The slowdown has begun. The economy has started to sputter and unemployment claims have tipped 400,000 for the last seven weeks. That means new investment is too weak to lower the jobless rate which is presently stuck at 9 percent. Manufacturing–which had been the one bright-spot in the recovery– has also started to retreat with some areas in the country now contracting. Housing, of course, continues its downward trek putting more pressure on bank balance sheets and plunging more homeowners into negative equity.
The likelihood of another credit expansion in this environment is next-to-none. Total private sector debt is still at a historic high at 270% of GDP which augurs years of digging out and painful deleveraging. Analysts have already started slicing their estimates for 2nd Quarter GDP which will be considerably lower than their original predictions. With the economy dead-in-the-water, the IPOs, the Mergers & Acquisitions, and the stock buybacks and all the other ways of amplifying leverage will slow putting a dent in quarterly earnings and pushing down stock prices. Here’s a clip from the Wall Street Journal:
“After a disappointing first quarter, economists largely predicted the U.S. recovery would ramp back up as short-term disruptions such as higher gas prices, bad weather and supply problems in Japan subsided.
But there’s little indication that’s happening. Manufacturing is cooling, the housing market is struggling and consumers are keeping a close eye on spending, meaning the U.S. economy might be on a slower path to full health than expected.
“It’s very hard to generate a rapid recovery when rapid recoveries are historically driven by housing and the consumer,” said Nigel Gault, an economist at IHS Global Insight. He expects an annualized, inflation-adjusted growth rate of less than 3% in coming quarters?better than the first-quarter’s 1.8% rate, but too slow to make a meaningful dent in unemployment.” (“Economists Downgrade Prospects for Growth”, Wall Street Journal)
The Fed has tried to revive the economy by buying government bonds (QE2) which helped to boost equities prices. Unfortunately, the program sent gas and food prices higher too, which has only deepened the distress for consumers forcing them to cut their discretionary spending even more. While retail sales improved significantly in the latter months of the program, a closer look at the data shows that most of the money went for food and fuel. So, basically, QE2 was a “wash”. Now businesses are left with bulging inventories and fewer customers because demand is weakening. This is from the New York Times:
“An economy that is growing this slowly will not add jobs quickly. For the next couple of months, employment growth could slow from about 230,000 recently to something like 150,000 jobs a month, only slightly faster than normal population growth. That is certainly not fast enough to make a big dent in the still huge number of unemployed people.
Are any policy makers paying attention?…
The most sensible response for Washington would be to begin thinking more seriously about taking out an insurance policy on the recovery. The Fed could stop worrying so much about inflation, which remains historically low, and look at how else it might encourage spending. As Mr. Bernanke has said before, the Fed “retains considerable power” to lift growth.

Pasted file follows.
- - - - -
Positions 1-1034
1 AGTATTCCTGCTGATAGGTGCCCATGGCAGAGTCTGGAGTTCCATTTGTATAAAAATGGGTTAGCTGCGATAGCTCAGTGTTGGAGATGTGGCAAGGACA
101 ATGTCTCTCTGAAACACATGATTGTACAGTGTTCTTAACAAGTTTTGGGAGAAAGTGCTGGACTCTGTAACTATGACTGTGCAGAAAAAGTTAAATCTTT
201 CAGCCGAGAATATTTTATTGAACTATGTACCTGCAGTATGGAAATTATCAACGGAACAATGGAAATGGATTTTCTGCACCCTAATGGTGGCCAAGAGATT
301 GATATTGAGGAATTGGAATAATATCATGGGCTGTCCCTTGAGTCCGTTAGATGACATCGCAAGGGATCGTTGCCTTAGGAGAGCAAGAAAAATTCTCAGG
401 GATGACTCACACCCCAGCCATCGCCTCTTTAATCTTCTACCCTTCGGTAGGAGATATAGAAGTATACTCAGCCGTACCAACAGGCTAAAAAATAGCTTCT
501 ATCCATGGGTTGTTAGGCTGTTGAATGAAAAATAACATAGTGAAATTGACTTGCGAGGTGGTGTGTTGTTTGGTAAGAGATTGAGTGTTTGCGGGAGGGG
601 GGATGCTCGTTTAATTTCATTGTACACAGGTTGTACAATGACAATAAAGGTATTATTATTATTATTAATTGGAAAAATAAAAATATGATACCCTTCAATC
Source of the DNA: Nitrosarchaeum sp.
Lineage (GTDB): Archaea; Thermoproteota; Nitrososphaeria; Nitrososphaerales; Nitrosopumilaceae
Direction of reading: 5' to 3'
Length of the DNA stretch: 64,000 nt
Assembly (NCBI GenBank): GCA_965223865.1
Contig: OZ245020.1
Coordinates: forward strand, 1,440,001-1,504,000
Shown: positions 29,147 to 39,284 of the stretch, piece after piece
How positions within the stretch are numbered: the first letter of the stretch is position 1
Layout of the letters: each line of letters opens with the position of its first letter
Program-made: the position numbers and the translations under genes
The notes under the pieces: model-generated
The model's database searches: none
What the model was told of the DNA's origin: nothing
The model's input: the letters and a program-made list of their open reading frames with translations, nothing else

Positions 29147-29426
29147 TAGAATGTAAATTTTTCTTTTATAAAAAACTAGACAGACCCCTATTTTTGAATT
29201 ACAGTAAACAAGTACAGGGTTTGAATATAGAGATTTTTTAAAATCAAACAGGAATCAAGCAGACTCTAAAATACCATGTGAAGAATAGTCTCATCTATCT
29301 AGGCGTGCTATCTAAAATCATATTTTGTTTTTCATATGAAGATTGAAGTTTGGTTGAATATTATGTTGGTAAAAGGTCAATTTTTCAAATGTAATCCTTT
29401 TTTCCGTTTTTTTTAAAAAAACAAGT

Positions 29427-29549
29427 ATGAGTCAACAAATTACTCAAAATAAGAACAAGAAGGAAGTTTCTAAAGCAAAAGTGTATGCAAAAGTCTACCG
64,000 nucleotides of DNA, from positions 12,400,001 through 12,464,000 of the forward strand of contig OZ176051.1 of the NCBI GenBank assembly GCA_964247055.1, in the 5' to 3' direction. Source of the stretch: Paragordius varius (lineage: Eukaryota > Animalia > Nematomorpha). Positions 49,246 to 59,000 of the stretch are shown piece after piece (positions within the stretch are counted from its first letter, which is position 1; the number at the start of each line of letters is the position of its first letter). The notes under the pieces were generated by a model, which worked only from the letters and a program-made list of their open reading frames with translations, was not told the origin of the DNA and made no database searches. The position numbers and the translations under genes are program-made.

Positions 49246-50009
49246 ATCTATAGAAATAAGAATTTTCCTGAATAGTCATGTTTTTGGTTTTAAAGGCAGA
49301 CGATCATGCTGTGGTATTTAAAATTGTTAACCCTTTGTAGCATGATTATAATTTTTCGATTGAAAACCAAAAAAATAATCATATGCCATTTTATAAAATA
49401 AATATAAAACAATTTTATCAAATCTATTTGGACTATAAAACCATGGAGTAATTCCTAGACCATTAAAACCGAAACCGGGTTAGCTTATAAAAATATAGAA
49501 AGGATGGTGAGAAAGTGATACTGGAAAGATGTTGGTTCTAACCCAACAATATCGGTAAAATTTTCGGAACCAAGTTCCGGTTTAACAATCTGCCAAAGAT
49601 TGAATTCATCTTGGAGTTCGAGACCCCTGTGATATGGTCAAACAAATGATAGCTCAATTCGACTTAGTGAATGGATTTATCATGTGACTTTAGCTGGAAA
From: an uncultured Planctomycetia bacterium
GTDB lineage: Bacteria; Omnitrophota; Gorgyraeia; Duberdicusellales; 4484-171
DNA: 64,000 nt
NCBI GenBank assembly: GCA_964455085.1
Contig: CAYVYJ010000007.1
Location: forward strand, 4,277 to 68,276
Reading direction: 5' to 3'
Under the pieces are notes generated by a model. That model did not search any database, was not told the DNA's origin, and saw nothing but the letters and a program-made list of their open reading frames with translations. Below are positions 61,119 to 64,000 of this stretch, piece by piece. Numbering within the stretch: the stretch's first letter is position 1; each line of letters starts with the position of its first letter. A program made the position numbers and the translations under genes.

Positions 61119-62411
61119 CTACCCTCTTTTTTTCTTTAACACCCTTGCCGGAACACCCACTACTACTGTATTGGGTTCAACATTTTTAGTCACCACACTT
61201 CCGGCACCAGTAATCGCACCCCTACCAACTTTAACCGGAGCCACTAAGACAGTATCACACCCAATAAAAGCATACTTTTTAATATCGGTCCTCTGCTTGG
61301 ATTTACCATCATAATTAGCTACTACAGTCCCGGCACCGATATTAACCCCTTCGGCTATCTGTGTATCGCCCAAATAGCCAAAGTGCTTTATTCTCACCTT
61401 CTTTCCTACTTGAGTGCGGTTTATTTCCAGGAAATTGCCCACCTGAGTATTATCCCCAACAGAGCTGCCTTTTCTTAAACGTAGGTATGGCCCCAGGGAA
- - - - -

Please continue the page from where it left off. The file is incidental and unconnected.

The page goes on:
The White House and Congress, meanwhile, could begin talking about extending last year’s temporary extension of business tax credits, household tax cuts and jobless benefits beyond Dec. 31. It would be easy enough to pair such an extension with longer-term deficit reduction.” (“The Economy Is Wavering. Does Washington Notice?”, New York Times)
This is more than just a “rough patch”. The economy is stalling and needs help, but consumers and households are not in a position to take on more debt, and every recovery since the end of WW2 has seen an increase in debt-fueled consumption. So, where will the spending come from this time? That’s the mystery. The early signs of “green shoots” were produced by fiscal stimulus from increased government spending. But now that the deficit hawks are in control of congress, the budget will be pared and the economy will remain sluggish. If government spending is cut, unemployment will rise, the output gap will widen, and GDP will fizzle. Contractionary policies do not lead to growth or prosperity. Just look at England.
Most of the Inflationistas have returned to their bunkers sensing that deflationary pressures are building and the signs of Depression have reemerged. Stocks appear to be on the brink of a major correction. Here’s what economist Nouriel Roubini told Bloomberg News on Friday:
“The world economy is losing strength halfway through the year as high oil prices and fallout from Japan’s natural disaster and Europe’s debt woes take their toll…. Until two weeks ago I’d say markets were shrugging off all these concerns, saying they don’t matter because they were believing the global economic recovery was on track. But I think right now we’re on the tipping point of a market correction….
With slow global economic growth, they’re going to surprise on the downside. We’re going to see the beginning of a correction that’s going to increase volatility and that’s going to increase risk aversion.” (“Roubini Sees Stock-Correction ‘Tipping Point'”, Bloomberg)
With short-term interest rates stuck at zero and QE2 winding down by the end of June, the Fed appears to be out of bullets. At the same time, government (at all levels) is trimming spending and laying off workers.
When spending slows, the economy contracts. It’s that simple. Without emergency stimulus, commodities will fall hard and stocks will follow. Look out below.
Mike Whitney lives in Washington state. He can be reached at firstname.lastname@example.org